DALTON, Ga. – Hamilton Medical Center (HMC) will begin its Medical Intensive Care Unit (MICU) expansion in August and will continue until approximately the end of 2015.
The new MICU will include 14 state-of-the-art rooms with expanded space for patient clinical services and family. The unit will have bigger patient rooms and a floor plan designed to support the most current therapies and treatments used in critical care medicine while also promoting patient safety.
For a number of months, a large team of Hamilton associates has been working an exhaustive plan to ensure that MICU patients will continue to receive the high level of critical care that they need. Patients have been recently moved to a unit near the current MICU that has been equipped with all the needed technology and supplies for caring for critically ill patients.
In preparation for the start of the project, Emergency Department and Westcott Behavioral Health parking will be relocated to the lower level of the parking garage, with some additional spots just outside the garage available to patients and guests. This change will be in effect beginning on Monday, Aug. 4.
The Emergency Department parking change will be in effect during the entire project. The parking garage elevator will need to be shut down during construction, however, a golf cart shuttle will be available for visitors and patients along with a “help phone” located in the lower level of the parking deck.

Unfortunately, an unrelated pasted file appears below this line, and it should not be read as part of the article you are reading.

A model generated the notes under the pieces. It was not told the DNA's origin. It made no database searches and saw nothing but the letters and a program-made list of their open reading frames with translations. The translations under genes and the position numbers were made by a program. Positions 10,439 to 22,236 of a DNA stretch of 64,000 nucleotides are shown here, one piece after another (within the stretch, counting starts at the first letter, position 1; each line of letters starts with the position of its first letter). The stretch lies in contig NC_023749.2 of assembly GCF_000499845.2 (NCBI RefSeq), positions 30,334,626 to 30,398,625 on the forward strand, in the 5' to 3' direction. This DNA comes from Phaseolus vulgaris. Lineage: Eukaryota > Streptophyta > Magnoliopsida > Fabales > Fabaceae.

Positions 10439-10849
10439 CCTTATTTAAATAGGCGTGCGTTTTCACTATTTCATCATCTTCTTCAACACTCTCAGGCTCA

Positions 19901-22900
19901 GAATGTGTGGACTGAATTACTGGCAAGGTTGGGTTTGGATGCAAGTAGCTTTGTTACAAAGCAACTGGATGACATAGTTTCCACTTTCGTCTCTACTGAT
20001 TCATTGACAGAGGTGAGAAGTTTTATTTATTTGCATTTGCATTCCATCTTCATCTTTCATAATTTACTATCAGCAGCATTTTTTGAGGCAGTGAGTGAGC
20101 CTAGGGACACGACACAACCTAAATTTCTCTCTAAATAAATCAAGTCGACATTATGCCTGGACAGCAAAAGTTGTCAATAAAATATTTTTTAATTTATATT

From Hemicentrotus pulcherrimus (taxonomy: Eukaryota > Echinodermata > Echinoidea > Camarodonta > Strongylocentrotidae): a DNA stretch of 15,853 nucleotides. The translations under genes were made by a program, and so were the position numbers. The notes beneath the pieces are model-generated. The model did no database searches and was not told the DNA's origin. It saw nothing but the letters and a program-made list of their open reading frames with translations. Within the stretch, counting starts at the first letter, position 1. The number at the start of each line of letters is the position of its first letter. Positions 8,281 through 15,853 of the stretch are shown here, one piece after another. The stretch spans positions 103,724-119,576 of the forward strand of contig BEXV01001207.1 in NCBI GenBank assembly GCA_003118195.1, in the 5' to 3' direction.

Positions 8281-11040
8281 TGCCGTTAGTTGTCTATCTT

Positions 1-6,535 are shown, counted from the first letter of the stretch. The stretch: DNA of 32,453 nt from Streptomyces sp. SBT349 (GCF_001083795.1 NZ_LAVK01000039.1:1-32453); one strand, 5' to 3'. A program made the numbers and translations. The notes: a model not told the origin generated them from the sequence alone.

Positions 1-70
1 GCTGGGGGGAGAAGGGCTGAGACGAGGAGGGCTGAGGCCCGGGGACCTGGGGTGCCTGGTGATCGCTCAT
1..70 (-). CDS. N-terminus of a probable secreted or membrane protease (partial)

The current Westcott Behavioral Health entrance will be open until Aug. 15 but will be closed permanently after that date. Guests who want to visit patients on the unit will have access by entering the main hospital building and taking an elevator to the second floor.
Beginning in early October, the current Emergency Department waiting area will be closed and will remain closed for a significant portion of the construction. During that time, the entrance will be located just down from the current entrance. An expanded temporary waiting area will be set up.
“Though we’ve been working on minimizing disruption during this project for some time now, we know it will likely be an inconvenience for our patients, guests and even our associates,” said Sandy McKenzie, COO. “We really appreciate your patience and understanding during the process. We know the new unit will be a vast improvement in taking care of our critically ill patients.”